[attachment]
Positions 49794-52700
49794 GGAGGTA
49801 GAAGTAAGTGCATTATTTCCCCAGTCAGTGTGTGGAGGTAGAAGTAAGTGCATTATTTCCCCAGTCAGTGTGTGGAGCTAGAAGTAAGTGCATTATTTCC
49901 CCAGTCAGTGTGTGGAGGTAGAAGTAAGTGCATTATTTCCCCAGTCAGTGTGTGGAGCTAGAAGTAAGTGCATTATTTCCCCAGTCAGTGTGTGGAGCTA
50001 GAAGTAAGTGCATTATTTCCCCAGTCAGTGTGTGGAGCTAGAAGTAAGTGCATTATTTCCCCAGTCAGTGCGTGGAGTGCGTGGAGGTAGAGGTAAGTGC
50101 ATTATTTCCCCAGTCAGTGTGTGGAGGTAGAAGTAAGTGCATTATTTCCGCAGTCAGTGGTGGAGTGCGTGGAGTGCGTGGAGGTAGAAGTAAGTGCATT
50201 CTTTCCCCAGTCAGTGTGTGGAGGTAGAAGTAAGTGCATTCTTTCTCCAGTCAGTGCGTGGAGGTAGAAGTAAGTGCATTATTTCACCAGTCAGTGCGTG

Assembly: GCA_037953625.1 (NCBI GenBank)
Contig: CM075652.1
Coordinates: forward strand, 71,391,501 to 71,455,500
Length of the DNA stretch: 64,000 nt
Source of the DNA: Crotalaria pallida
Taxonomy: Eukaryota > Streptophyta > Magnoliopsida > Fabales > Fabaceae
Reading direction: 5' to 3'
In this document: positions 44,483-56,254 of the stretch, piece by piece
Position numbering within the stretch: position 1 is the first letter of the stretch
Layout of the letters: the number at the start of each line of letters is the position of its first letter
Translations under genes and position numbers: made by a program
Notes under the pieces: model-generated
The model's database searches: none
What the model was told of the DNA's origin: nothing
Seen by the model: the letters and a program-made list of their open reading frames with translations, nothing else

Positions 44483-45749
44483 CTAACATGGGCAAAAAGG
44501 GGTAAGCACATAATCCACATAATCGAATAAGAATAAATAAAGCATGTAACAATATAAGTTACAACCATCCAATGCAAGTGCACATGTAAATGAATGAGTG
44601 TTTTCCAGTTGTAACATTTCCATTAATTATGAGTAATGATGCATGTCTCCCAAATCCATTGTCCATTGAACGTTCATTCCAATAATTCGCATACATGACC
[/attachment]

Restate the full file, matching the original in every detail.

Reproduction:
Positions 49794-52700
49794 GGAGGTA
49801 GAAGTAAGTGCATTATTTCCCCAGTCAGTGTGTGGAGGTAGAAGTAAGTGCATTATTTCCCCAGTCAGTGTGTGGAGCTAGAAGTAAGTGCATTATTTCC
49901 CCAGTCAGTGTGTGGAGGTAGAAGTAAGTGCATTATTTCCCCAGTCAGTGTGTGGAGCTAGAAGTAAGTGCATTATTTCCCCAGTCAGTGTGTGGAGCTA
50001 GAAGTAAGTGCATTATTTCCCCAGTCAGTGTGTGGAGCTAGAAGTAAGTGCATTATTTCCCCAGTCAGTGCGTGGAGTGCGTGGAGGTAGAGGTAAGTGC
50101 ATTATTTCCCCAGTCAGTGTGTGGAGGTAGAAGTAAGTGCATTATTTCCGCAGTCAGTGGTGGAGTGCGTGGAGTGCGTGGAGGTAGAAGTAAGTGCATT
50201 CTTTCCCCAGTCAGTGTGTGGAGGTAGAAGTAAGTGCATTCTTTCTCCAGTCAGTGCGTGGAGGTAGAAGTAAGTGCATTATTTCACCAGTCAGTGCGTG

Assembly: GCA_037953625.1 (NCBI GenBank)
Contig: CM075652.1
Coordinates: forward strand, 71,391,501 to 71,455,500
Length of the DNA stretch: 64,000 nt
Source of the DNA: Crotalaria pallida
Taxonomy: Eukaryota > Streptophyta > Magnoliopsida > Fabales > Fabaceae
Reading direction: 5' to 3'
In this document: positions 44,483-56,254 of the stretch, piece by piece
Position numbering within the stretch: position 1 is the first letter of the stretch
Layout of the letters: the number at the start of each line of letters is the position of its first letter
Translations under genes and position numbers: made by a program
Notes under the pieces: model-generated
The model's database searches: none
What the model was told of the DNA's origin: nothing
Seen by the model: the letters and a program-made list of their open reading frames with translations, nothing else

Positions 44483-45749
44483 CTAACATGGGCAAAAAGG
44501 GGTAAGCACATAATCCACATAATCGAATAAGAATAAATAAAGCATGTAACAATATAAGTTACAACCATCCAATGCAAGTGCACATGTAAATGAATGAGTG
44601 TTTTCCAGTTGTAACATTTCCATTAATTATGAGTAATGATGCATGTCTCCCAAATCCATTGTCCATTGAACGTTCATTCCAATAATTCGCATACATGACC